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capitalttruth last won the day on April 22

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  1. I asked one of my profs this early in the semester and she specifically told me that optional readings are just there to enrich your understanding of the material if you are not understanding something and that the optional material will not be examinable so I felt like I was endangering myself by spending time on the optional readings at the expense of the required materials. From what she said, it doesn't look like reading the optional material is a good use of my time. The material is so far pretty straight forward, although now I'm a little scared I'm only understanding it superficially. That said, it's different for certain classes. For my property class, I bought the Ziff supplement and I've also been reading some of the optional readings the prof posted on the syllabus.
  2. As an outspoken keener but as someone who is deeply neurotic and suffers from imposter syndrome, what can I do about this? 😏
  3. For me, it's the day in and day out of school without knowing where I stand. I believe I understand the material, but at this point there's simply no way of knowing if I'm getting better at issue spotting and developing a knowledge of the law at all. I do all the readings, go to class, participate, consolidate and update my summary weekly, even do a supplementary reading here and there if I have time. However, I don't know if what I'm doing will amount to anything. None of my profs have uploaded any practice problems yet and I can't seem to find any older exams from my profs so one of the major elements of my strategy for this semester has been truncated. It's weird not knowing whether you're a below average, average, or above average student. In undergrad/grad school I was able to tell more easily where I stood in comparison to my peers, here it is much more difficult to determine - everyone seems capable and competent. I guess I'll find out in time.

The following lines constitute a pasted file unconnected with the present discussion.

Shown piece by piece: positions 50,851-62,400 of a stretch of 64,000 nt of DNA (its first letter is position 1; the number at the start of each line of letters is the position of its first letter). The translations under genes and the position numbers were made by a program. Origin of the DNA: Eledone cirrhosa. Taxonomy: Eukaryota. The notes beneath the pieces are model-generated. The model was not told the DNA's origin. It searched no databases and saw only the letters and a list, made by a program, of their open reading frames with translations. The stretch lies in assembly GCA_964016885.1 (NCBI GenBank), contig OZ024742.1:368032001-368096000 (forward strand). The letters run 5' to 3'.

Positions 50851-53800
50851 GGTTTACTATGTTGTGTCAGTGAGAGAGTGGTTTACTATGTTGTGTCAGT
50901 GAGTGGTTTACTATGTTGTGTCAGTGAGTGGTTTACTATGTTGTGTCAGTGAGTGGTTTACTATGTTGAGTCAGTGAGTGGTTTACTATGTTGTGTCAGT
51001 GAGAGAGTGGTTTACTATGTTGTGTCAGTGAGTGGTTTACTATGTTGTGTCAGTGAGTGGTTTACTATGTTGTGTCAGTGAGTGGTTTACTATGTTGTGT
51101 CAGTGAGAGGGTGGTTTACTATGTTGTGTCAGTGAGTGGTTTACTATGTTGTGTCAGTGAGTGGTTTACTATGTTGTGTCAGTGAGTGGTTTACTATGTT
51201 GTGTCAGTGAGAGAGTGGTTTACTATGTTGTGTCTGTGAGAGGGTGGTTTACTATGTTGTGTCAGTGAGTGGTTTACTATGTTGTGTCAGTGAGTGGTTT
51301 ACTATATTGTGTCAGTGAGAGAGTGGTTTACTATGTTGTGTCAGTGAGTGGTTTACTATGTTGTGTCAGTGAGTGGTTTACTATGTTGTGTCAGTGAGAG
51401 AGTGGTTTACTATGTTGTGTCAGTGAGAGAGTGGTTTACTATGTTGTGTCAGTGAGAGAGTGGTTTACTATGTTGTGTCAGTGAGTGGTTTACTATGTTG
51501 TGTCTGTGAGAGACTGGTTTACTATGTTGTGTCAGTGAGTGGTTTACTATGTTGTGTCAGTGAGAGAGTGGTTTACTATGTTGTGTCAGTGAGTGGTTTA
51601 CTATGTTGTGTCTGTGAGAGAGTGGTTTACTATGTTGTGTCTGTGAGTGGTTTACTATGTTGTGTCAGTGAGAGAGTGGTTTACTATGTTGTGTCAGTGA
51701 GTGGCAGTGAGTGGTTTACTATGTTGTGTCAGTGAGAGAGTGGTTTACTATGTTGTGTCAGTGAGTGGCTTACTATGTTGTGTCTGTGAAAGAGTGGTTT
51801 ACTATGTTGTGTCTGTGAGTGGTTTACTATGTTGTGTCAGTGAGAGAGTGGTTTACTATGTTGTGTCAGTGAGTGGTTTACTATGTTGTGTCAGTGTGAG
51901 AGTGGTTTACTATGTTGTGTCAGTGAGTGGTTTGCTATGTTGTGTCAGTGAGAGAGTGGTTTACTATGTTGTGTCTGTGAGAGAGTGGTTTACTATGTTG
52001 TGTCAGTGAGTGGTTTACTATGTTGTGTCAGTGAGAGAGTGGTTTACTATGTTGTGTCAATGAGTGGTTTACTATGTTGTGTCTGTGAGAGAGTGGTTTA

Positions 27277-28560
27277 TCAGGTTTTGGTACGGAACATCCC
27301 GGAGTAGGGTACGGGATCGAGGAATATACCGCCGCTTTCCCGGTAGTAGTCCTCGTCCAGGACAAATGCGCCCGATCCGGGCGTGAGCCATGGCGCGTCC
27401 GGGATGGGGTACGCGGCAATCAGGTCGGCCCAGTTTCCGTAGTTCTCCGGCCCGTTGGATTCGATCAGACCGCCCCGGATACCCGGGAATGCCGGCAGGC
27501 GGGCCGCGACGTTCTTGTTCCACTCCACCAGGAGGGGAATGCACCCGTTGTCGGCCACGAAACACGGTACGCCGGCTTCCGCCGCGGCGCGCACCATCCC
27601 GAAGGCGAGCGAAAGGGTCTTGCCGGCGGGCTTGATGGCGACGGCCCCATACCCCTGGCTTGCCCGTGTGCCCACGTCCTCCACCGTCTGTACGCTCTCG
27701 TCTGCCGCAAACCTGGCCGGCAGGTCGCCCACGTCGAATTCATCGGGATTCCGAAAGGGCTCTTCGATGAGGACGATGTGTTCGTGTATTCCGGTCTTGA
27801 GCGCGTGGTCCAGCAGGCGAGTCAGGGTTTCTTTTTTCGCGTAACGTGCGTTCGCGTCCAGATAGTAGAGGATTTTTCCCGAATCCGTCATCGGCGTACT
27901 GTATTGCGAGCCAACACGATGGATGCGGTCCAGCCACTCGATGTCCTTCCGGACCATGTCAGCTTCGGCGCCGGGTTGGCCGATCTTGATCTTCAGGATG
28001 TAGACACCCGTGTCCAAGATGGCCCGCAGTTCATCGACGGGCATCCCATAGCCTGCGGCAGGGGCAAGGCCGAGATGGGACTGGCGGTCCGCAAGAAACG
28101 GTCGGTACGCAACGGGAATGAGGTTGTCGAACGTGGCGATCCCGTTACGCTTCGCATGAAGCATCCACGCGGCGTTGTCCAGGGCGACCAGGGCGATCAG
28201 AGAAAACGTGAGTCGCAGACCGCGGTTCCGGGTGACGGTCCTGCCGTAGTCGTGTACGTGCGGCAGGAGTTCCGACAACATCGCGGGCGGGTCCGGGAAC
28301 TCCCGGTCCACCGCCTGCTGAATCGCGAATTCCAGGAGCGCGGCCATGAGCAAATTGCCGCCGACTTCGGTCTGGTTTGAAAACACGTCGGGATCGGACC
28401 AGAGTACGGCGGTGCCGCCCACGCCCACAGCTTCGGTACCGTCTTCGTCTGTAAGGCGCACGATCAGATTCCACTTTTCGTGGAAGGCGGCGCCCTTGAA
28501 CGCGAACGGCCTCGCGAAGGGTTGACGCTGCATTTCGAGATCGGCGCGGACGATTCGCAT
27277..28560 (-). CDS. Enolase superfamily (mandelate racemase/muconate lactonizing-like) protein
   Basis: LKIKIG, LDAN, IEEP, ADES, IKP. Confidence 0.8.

4. 156 isn't high enough even in Access. Lucky is right, hire a private tutor (HarvardReady, for instance) and try to aim for 160 or above.
  5. This is fantastic - thank you.
  6. So the consensus is to form study groups for the purposes of doing practice exams or for review sessions before exams. That sounds like a good idea and something I'm much more comfortable with. How can I develop skills in issue spotting? Is it something I have to learn by taking exams? If I have enough time each week throughout the semester, should I allot this extra time to taking and reviewing a practice exam either with a study group or TA (or my prof if they are generous enough to go over it with me during their office hours)?
  7. Hi, I'm taking Crim with Professor Mathen and Property with Prof. Cameron. Before constructing my own summary throughout these courses, I wanted to look at a finished summary from someone who took these courses previously and did well in them. Im mostly going to use the summary as a visual aid and something which will help clarify any discrepancies in my readings. Can anyone help me out?
  8. I thought at first that exams are almost entirely fact pattern hypo questions. In your experience, what sort of questions besides fact pattern questions are usually on an exam?
  9. Apologies if this has been covered a million times before but I wanted to get some perspective on the utility and value of study groups, arguments for/against. I want to start outlining and doing practice exams early on in my courses, and I'm wondering if creating or going to a study group will help me in this process. What sort of things did your study group do, if you went to one? Did you find it helped you understand the material better and, later, help you do better on your exam? I've never been a group studier before, always been someone who likes to do things independently. So while the impetus for most people I've seen has been to form study groups, I'm a little uncertain as to whether it's right for me.
  10. I didn't see this until now - congratulations!
  11. I will be entering law school this year at 102. It's really not as embarrassing as you think it is. I am happy to answer any questions you may have over PM.
  12. Are you employed as an LP or an EC? Would obviously, with a law degree, take a policy analyst position as an LP. The pay is higher.
  13. LSAT is not as difficult as you may think - there's an initial learning curve because you are training your brain to think in a certain way that is not directly intuitive. With practice, you will become better. Give yourself more time to write the LSAT if you think you need more than 4 months. You can apply for QC schools concurrent to writing the LSAT. There's also absolutely no rush at all to get into law school, so try to take it easy.
  14. Congratulations my friend, welcome!
  15. Firstly, consult Yoni from HarvardReady. He is an LSAT wizard - take his course, or private tutoring sessions, you will not regret it. Once you raise your LSAT score, apply again and then see if going back for a semester or two to raise your GPA is worth it. Good luck!
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